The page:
What Justin Trudeau’s Liberals have promised Canadians in their new mandate

After calling a snap election halfway through his term, Trudeau has managed to clinch another minority government
Canadian Prime Minister Justin Trudeau waves as he arrives to deliver his victory speech after snap parliamentary elections at the Queen Elizabeth Hotel in Montreal, Quebec, early on September 21, 2021. - Canadians returned Liberal Prime Minister Justin Trudeau to power on September 20 in hotly contested elections against a rookie conservative leader, according to projections by television networks. (Andrej Ivanov/AFP/Getty Images)
Canadian Prime Minister Justin Trudeau waves as he arrives to deliver his victory speech after snap parliamentary elections at the Queen Elizabeth Hotel in Montreal, Quebec, early on September 21, 2021. - Canadians returned Liberal Prime Minister Justin Trudeau to power on September 20 in hotly contested elections against a rookie conservative leader, according to projections by television networks. (Andrej Ivanov/AFP/Getty Images)

Justin Trudeau’s Liberals won re-election on Sept. 21, 2021 and will lead for the next 18 months with a minority government. The party made dozens of promises during the 36-day campaign. Here’s the full rundown of the Liberals’ new mandate as they lead the 44th Parliament.


  • Make the financial institutions with earnings of more than $1 billion pay more by increasing their income tax rates from 15 to 18 per cent. (sourcePBO analysis)
  • Create a minimum tax rule so that those in the top tax bracket pay at least 15 per cent income tax. (source, PBO analysis)
  • Create a Canada Recovery Dividend for the largest financial firms, which have “recovered faster and stronger than many other industries,” at $5.5 billion over five years. (source, PBO analysis)
  • Tax vacant properties of non-residents (See Housing). (source)
  • Create a luxury tax on new cars and private aircraft (worth at least $100,000, excluding motorcycles, racing cars, motor homes, farm vehicles etc.) and pleasure boats (at least $250,000). (source)
  • Increase the income level at which the Canada Workers Benefit starts to be reduced to $22,944 for individuals, and $26,177 for families. The tax refund is up to $2,400. (source)
  • Reduce the tax rates of zero-emission technology firms by 50 per cent (See Environment). (sourcePBO analysis)
  • Investment tax credit for capital in carbon capture projects with a goal of reducing emissions by at least 15 megatonnes of carbon dioxide annually. (source)
  • Change the Climate Action Incentive payment from an annual refundable credit to a quarterly payment. (source)
  • Update the assessments for the Disability Tax Credit, so that an estimated 45,000 additional people will qualify. (source)
  • Implement a Digital Services Tax of three per cent on revenue of digital services from Canadian users for businesses with revenues exceeding the an OECD-set threshold of 750 million euros. (source)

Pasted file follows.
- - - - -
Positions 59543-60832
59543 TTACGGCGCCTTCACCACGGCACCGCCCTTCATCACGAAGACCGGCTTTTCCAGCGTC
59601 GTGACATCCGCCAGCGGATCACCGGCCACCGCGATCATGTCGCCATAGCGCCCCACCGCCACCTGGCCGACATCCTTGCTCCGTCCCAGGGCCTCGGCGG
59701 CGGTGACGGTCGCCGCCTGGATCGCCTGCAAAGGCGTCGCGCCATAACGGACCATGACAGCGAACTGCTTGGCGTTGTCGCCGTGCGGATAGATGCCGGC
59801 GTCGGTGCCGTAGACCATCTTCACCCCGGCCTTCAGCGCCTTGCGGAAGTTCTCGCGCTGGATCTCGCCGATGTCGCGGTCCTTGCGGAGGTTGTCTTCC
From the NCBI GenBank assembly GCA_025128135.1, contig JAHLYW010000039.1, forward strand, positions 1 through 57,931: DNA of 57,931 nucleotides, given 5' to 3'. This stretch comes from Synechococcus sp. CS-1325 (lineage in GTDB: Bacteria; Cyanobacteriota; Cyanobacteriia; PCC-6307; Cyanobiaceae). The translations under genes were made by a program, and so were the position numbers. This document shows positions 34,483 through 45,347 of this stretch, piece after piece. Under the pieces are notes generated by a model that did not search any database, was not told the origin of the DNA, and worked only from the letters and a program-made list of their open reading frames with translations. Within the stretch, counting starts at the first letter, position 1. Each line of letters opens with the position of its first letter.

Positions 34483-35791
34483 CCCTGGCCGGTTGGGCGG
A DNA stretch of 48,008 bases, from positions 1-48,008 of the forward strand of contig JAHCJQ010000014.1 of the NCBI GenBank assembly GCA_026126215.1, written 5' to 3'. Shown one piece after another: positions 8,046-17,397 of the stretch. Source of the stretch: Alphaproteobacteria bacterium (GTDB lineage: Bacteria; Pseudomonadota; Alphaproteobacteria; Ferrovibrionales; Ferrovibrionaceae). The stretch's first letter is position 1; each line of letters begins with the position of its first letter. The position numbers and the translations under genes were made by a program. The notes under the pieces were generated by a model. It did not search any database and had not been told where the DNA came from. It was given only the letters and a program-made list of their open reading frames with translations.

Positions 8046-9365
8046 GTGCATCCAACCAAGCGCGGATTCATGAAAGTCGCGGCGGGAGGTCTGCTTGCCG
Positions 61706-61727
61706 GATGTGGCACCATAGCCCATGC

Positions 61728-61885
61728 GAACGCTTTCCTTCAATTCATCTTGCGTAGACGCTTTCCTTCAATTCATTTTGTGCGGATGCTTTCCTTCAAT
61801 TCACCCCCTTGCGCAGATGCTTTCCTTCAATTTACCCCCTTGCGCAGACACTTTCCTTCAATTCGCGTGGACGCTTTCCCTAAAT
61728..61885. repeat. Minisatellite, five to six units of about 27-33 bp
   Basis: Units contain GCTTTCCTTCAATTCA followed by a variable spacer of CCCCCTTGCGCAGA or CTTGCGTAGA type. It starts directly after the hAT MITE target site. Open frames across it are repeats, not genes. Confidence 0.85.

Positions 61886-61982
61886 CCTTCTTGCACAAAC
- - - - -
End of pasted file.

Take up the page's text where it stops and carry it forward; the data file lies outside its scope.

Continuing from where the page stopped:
• Reduce the amount of interest that can be deduced by certain businesses from 40 per cent of earnings in the first year, and then to 30 per cent, to limit excessive deductions by large corporations. (source)
  • Eliminate the tax benefits of so-called hybrid-mismatch arrangements, used largely by multinationals, which should increase revenues by $775 million over four years. (source)
  • Strengthen the Canadian Revenue Agency’s ability to combat complex tax schemes; amend the Income Tax Act to combat tax collection avoidance schemes. (sourcePBO analysis)

Economy & Affordability

  • Establish a $15 per hour federal minimum wage, which will rise with inflation; if lower than provincial or territorial minimum wages, then higher rates prevail. (source)
  • Make it easier for Canadians to find unclaimed federal assets (See Democracy & Governance.) (source)
  • Make Employment Insurance simpler and more accessible, including uniform access to benefits across regions, with $3.9 billion over three years. (source, PBO analysis)
  • Implement the “right to repair” for home appliances, electronics and digital devices. (source, PBO analysis)
  • Help the aerospace sector recover from the pandemic with $250 million over three years. (source)
  • Allow Canadian-controlled private firms to immediately expense up to $1.5 million of eligible investments in each of the next three years, which will reduce federal revenues by $2.2 billion over five years. (sourcePBO analysis)
  • Endow an agency like DARPA in the United States with $2 billion to “unleash bold new research and ideas.” (sourcePBO analysis)
  • Renew the Pan-Canadian Artificial Intelligence Strategy with up to $443.8 million over 10 years, including fund to commercialize AI innovations and attract academic talent. (source)
  • Launch a National Quantum Strategy with $360 million over seven years. (source)
  • Provide $400 million for a temporary Community Services Recovery Fund to help charities and non-profits with economic recovery. (source)